Some of the educational programs include lectures, assemblies and peace concerts for middle and high school students, as well as workshop performances at the university level where his musical talents promote peace and acceptance for others. 

Sands was even awarded an honorary Doctorate of Letters from University of Nevada for his outstanding peacemaking efforts. More information about Tommy Sands and his music and mission of peace is available online at http://www.tommysands.com/index.htm

The Young Dubliners is a high-energy Irish rock band that gets its kicks mixing in blues, ballads and new spins on traditional music that has influenced them personally. In the late 80s Kieth Roberts and Paul O'Toole met in LA during a time when Roberts was composing Irish ballads. The two tossed around the idea of starting a band composed of Irish-transplants like themselves and American rock musicians. The band was born and they took their name from fans who dubbed them The Young Dubliners or just The Dubs. 

They released their first extended play Rocky Road in 1994. The Dubs produced three other albums by the year 2000, with several shifts in the band's lineup bringing them up to seven members. By that time O'Toole had left the group. Their album Red, produced that year, brought the band international recognition.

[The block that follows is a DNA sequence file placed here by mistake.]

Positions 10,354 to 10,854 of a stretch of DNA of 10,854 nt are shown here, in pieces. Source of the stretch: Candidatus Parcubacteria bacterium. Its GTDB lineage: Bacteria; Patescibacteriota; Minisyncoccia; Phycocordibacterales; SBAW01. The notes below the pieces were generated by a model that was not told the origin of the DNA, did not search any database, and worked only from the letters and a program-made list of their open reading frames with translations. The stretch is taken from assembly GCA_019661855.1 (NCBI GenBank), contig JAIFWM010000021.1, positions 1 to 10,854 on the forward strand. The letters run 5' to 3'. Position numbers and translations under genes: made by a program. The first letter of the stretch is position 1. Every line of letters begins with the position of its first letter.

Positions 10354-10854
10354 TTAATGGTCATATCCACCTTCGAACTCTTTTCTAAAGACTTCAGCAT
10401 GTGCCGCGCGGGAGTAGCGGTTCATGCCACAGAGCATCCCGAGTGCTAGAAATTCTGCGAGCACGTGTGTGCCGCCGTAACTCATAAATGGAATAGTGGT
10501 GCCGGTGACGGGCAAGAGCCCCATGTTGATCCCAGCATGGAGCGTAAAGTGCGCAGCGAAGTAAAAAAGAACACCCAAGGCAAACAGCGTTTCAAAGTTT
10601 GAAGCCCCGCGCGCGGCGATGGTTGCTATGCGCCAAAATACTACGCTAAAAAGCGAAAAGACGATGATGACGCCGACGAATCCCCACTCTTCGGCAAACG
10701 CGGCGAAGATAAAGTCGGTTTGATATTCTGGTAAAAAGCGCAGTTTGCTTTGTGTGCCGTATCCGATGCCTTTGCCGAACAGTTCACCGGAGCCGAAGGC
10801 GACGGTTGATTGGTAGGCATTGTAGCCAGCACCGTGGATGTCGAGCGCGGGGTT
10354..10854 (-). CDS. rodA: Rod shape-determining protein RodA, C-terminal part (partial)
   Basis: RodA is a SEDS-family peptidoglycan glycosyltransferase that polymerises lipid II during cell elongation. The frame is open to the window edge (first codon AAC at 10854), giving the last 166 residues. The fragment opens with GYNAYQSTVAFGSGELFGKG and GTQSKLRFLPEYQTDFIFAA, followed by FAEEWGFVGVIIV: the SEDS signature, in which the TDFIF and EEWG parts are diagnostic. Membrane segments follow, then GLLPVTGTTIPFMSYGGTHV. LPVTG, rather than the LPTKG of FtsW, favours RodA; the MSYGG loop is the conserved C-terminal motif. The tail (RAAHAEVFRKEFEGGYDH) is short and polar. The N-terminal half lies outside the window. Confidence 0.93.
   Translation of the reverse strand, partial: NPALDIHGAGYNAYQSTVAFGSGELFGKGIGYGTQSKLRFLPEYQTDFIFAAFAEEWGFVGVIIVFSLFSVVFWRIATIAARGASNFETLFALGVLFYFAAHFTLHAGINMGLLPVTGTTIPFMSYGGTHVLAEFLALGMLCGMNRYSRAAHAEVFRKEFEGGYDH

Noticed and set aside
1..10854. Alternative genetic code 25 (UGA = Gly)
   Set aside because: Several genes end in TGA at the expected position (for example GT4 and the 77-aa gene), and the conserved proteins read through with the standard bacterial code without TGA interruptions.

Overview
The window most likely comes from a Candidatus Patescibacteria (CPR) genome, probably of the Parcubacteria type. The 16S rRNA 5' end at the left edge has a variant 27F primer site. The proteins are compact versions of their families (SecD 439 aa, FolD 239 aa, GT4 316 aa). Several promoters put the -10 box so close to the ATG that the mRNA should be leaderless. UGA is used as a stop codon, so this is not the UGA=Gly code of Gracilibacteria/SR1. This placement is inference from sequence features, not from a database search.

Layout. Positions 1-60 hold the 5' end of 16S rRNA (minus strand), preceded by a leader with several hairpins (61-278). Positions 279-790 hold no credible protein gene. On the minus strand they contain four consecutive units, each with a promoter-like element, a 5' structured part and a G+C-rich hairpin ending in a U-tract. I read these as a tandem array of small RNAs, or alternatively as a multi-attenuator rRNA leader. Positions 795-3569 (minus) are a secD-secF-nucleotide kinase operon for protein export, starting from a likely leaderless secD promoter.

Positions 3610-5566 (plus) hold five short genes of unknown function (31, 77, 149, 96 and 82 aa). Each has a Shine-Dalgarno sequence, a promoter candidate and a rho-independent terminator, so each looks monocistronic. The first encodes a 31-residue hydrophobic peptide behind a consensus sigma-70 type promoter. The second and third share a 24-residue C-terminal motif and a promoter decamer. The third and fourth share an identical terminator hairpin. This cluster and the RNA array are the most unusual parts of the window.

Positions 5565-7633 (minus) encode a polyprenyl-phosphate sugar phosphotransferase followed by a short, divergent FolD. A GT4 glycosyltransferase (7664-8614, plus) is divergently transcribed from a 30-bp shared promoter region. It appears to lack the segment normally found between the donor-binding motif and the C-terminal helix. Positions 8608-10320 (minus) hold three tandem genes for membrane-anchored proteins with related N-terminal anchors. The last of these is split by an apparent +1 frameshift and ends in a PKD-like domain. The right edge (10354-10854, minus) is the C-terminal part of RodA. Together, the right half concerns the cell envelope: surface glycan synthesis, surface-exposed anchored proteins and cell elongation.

Their fifth album Absolutely came out in 2002 and the band has maintained the same membership since that time. It currently includes Keith Roberts (vocals, guitar), Brendan Holmes (bass, vocalist also from Dublin), Bob Boulding (guitar, vocals), Chas Waltz (violin, keyboard, harp, mandolin and vocals) and Dave Ingraham (drums, percussion). 

Afterward, the band was stricken as Roberts underwent throat surgery. "My surgery made us all aware of how close we came to losing it all," Roberts related. "Our determination to succeed is even stronger than before." 

The band's next recording With All Due Respect, The Irish Sessions was designed to introduce the audience to the writers and poets that influenced the Young Dubliners themselves. This was their first album with 429 Records. Their second album with 429, and their most recent recording, Saints and Sinners came out in 2009. The band is joined in this album by Uillean pipe and penny-whistle master Eric Rigler, who is known for his work on The Titanic and Braveheart soundtracks.